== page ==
organized parties are so far unwilling to give up their
individual (and unrealistic) presidential aspirations in
order to form a coalition. Corrales (Patriotic Union Party)
and Villalobos (Nationalist Democratic Alliance) are two
prime examples.



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Voters Lose Faith in Traditional Parties, Not In Politics


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10. Cantonal parties have experienced a significant increase
in number with thirteen newly registered parties (fifty
percent increase) since the 2002 election. Cantonal
activists believe that voters prefer to vote for people from
their hometowns who will represent their local interests, as
opposed to backing traditional party leaders, who are
considered overly committed to the party,s larger agenda.
Vladimir Sacasa, president of a recently registered cantonal
political party, commented on June 27 that citizens have lost
faith in traditional parties, but not in the political
process itself. Cantonal parties running candidates in local
elections do not receive any campaign financing from the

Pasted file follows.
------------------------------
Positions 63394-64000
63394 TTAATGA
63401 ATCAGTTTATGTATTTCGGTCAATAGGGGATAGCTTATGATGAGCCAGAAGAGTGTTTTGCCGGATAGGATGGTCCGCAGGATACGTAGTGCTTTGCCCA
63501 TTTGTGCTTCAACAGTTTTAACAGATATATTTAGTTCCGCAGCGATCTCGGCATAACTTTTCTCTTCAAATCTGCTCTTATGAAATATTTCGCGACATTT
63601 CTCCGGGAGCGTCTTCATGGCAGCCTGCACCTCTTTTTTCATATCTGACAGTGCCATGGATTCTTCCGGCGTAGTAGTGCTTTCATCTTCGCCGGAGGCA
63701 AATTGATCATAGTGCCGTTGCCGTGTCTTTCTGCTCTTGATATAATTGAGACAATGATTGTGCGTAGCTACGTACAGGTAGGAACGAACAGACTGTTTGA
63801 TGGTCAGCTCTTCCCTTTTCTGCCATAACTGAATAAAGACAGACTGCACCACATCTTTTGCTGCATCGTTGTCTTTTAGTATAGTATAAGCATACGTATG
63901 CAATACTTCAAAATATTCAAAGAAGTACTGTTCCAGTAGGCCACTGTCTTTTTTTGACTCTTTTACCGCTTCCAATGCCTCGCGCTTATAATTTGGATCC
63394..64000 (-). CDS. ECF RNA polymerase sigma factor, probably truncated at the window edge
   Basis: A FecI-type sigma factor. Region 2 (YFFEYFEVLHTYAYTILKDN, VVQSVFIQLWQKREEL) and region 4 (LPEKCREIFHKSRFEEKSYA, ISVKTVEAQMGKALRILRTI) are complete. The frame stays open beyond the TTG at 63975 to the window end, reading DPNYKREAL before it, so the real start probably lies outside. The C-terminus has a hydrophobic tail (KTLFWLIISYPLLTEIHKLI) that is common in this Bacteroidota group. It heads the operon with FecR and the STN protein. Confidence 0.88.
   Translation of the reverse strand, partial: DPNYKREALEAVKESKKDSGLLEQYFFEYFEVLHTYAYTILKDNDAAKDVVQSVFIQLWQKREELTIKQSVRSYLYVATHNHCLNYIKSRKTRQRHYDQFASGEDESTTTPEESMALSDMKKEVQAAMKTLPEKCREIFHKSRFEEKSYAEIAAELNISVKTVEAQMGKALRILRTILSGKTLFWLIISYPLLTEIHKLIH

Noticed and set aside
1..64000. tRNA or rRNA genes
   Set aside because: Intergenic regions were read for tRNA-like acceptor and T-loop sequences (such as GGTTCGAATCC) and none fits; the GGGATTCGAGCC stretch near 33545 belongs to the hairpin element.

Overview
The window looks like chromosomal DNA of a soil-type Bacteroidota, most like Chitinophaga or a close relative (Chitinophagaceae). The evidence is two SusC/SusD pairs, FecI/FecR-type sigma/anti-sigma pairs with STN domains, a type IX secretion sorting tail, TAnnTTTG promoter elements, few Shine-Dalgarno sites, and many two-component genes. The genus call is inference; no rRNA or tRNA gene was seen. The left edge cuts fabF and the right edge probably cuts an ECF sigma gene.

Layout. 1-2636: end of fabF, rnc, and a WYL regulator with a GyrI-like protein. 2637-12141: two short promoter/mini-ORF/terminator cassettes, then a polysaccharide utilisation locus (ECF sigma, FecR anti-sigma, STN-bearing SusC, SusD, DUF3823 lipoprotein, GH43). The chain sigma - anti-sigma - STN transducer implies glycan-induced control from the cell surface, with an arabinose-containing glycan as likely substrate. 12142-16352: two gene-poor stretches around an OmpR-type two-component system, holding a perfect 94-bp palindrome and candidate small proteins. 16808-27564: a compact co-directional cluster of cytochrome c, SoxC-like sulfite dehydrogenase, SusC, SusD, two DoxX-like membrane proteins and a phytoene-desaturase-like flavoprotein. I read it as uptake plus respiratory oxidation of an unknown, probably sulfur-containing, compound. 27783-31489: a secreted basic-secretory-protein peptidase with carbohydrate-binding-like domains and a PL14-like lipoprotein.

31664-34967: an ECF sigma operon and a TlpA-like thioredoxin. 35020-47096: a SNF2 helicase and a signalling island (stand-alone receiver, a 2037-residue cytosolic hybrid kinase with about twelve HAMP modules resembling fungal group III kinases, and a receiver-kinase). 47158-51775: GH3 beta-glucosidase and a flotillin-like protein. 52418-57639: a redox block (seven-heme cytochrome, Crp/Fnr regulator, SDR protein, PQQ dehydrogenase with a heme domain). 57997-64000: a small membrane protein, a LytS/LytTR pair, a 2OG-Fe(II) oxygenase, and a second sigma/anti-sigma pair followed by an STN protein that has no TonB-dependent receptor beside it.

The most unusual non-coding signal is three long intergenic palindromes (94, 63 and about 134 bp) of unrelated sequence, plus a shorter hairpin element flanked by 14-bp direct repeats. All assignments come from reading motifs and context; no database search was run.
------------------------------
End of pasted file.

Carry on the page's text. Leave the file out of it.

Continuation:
state budget (as national parties do); therefore, campaigns
are financed by local fundraisers operated by volunteers.
PLN youth movement president Carmen Conejo told Pol Assistant
on July 20 that cantonal parties are stronger than ever and
will probably continue to increase in number. She explained
that, as a result, the PLN strategy at provincial levels is
to provide training targeted at young adults to encourage
their participation in local governments and to counter
rising voter abstention rates.



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COMMENT


--------------------------




11. An alliance of center and left-leaning parties is trying
to elbow its way through the crowd of political parties, but
so far lacks the kind of leadership needed to make it a
serious political contender. Its various leaders are unable
to overcome personal differences to incorporate the plethora
of small parties and formulate a unified political platform.
It appears the only element in common amongst the divergent
leadership is the goal of defeating PLN presidential
candidate Oscar Arias. However, the thirteen emerging
cantonal (local) parties could present opportunities to
generate actions and alliances between communities and
political parties at the grass-roots level, thereby
stimulating citizens, involvement in national elections.
KAPLAN